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2.1: Views of Defining Crime

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    66340
  • Views of Defining Crime

    Consensus View [26]

    Laws are rules that govern everyone living in a community. They are instituted to protect the members of the community from physical harm and abuse of their rights. But where do laws originate and how are they instituted? One view of how laws are created is the consensus view , which as it states, implies consensus (agreement) among citizens on what should and should not be illegal. This idea implies that all groups come together, regardless of social class, race, age, gender, and more, to determine what should be illegal. This view also suggests that criminal law is a function of beliefs, morality, and rules that apply equally to all members of society. [1]

    One Child per Family Policy in China

    In modern society, we tend to have consensus in the United States that people cannot kill their baby at birth because they wanted the opposite gender. If a person killed their child, murder charges would occur. At certain points in history in other countries, such as China, this was occurring and was not as deviant as some Americans would like to think it should have been, but it was still illegal. However, when the Chinese Government introduced a One Child per Family Policy, there was a surge in female infanticide. There was immense pressure on families to have sons because of their higher earning potential and contributions to the family. Again, that line between deviance and criminality can often blur, especially when trying to gain consensus.

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    Think About It… Female Infanticide

    Infanticide is the unlawful killing of very young children. It is found in both indigenous and sophisticated cultures around the world. Read this article on Female Infanticide by the BBC. How does this practice tie to consensus?

    Let us take a consensus approach to create laws but apply it to decriminalizing laws. An act becomes decriminalized when it is no longer criminal and becomes legalized, ultimately reducing or alleviating penalties altogether. Some have proposed a hybrid between decriminalization and criminalizing behaviors, such as prostitution to ensure rights to prostitutes and punish offenders who harm them. [2] An act can be decriminalized at the State level, but not necessarily the Federal level.

    Marijuana Legalization

    One example of decriminalization that came from a vote of consensus in states like Colorado, Washington, and Oregon was the legalization of recreational marijuana. Recently, Texas has shown signs of potentially decriminalizing marijuana and seeking reform laws. According to the latest University of Texas/Texas Tribune poll, more than half of the state’s registered voters support marijuana legalization in the state (a consensus), and only 16 percent said possession of marijuana should remain illegal under any circumstances. Marijuana is certainly a great example of decriminalization, whether it is for recreational or medicinal purposes. University of Texas/Texas Tribune Poll, June 2018 — Summary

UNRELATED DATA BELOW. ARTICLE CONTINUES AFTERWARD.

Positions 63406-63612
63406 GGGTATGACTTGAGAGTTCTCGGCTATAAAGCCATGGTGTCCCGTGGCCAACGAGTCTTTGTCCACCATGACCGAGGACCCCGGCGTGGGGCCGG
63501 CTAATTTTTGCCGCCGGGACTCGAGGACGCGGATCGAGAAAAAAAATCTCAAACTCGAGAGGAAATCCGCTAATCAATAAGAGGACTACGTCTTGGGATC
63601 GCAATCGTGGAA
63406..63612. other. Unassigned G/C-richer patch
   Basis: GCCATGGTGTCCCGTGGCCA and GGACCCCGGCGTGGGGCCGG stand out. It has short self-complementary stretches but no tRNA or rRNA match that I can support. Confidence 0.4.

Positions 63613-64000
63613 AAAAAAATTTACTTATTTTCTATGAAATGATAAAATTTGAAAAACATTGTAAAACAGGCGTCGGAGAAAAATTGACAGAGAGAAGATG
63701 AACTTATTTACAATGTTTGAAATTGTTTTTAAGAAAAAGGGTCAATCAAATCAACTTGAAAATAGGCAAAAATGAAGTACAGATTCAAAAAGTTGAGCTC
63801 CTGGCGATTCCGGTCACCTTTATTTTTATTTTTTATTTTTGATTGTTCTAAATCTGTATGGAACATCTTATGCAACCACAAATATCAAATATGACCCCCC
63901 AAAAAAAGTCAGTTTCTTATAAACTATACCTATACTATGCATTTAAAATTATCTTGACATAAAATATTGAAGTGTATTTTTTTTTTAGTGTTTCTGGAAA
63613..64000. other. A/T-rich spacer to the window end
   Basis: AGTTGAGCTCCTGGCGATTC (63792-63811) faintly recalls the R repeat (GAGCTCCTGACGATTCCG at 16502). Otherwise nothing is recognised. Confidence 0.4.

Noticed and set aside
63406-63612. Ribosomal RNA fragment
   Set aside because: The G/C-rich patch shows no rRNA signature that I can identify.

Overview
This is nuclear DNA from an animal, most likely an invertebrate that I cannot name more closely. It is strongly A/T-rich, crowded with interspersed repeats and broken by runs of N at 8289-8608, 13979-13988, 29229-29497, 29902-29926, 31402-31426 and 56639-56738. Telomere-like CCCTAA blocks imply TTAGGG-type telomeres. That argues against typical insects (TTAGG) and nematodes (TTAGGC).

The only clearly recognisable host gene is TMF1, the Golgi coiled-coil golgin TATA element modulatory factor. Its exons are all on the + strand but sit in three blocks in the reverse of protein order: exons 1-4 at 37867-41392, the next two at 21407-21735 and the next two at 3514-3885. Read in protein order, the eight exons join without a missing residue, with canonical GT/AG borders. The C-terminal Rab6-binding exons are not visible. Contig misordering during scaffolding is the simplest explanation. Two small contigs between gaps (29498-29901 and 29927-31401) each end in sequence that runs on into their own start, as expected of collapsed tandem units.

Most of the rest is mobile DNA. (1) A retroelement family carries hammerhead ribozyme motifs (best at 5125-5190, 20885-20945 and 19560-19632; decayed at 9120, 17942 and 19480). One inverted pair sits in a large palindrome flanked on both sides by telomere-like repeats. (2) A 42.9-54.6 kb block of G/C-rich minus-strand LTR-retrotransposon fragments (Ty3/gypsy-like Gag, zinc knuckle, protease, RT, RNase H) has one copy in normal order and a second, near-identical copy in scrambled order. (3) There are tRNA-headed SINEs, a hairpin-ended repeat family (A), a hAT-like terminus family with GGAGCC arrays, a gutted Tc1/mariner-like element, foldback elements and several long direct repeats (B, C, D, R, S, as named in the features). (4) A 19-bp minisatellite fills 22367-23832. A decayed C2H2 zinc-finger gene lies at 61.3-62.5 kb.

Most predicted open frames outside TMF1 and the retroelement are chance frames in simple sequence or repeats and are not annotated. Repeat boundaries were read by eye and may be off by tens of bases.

poll displaying opinions on whether on not marijuana should be legal in Texas. of all the 18-29 year old's are the most open to marijuana legalization
    Figure 2.1 University of Texas/Texas Tribune Poll, June 2018 — Summary [27]

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    Think About It… Marijuana

    Investigate this poll on Texas’s proposed changes for marijuana regulations . Then watch this video on the how weed came to be considered a class one drug in the United States

    Conflict View [28]

    A third perspective of how we define crime or create laws is referred to as conflict view, commonly associated with Karl Marx in the 1800s. Conflict view sees society as a collection of diverse groups that can include owners, workers, wealthy, poor, students, professionals, younger older, and more. This view recognizes that the creation of laws is unequal and may not have consensus like in the example discussed previously. [1]

    Further, the conflict view takes a very Marxian perspective and suggests that these groups are often in constant conflict with one another. Unlike the consensus perspective, the conflict view would suggest that the crime definitions are controlled by those with wealth, power, and social position in society. Essentially, laws are made by a select group in society, and the laws protect the ‘haves.’ Criminality shapes the values of the ruling class and is not of ‘moral consensus’. [2] There are many examples we use in the criminal justice field that demonstrates the conflict view in action.

    Edwin Sutherland: White Collar Crime

    Edwin Sutherland, a sociologist, first introduced white-collar crime during his presidential address at the American Sociological Society Meeting in 1939 and later published articles and books on the topic. [3] Specifically, he was concerned with the criminological community’s preoccupation with the low-status offender and “street crimes” and the lack of attention given to crimes that were perpetrated by people in higher status occupations.

    Sutherland wrote a book, White Collar Crime , that sparked lots of debate. [4] However, there is a limited focus on white-collar crime and even less enforcement of it in the United States. From the conflict view, this would be because white-collar and corporate crime is committed by the ‘haves’ and they write their laws and define what is or is not a crime. Going back to how we define crime in society, white-collar crime is still a contested one.

    Sutherland wrote a book, White Collar Crime, that sparked lots of debate. [5] However, there is a limited focus on white-collar crime and even less enforcement of it in the United States. From the conflict view, white-collar and corporate crime gets committed by the ‘haves,’ and they write the laws and define what is or is not a crime. Going back to how we define crime in society, white-collar crime is still a contested one.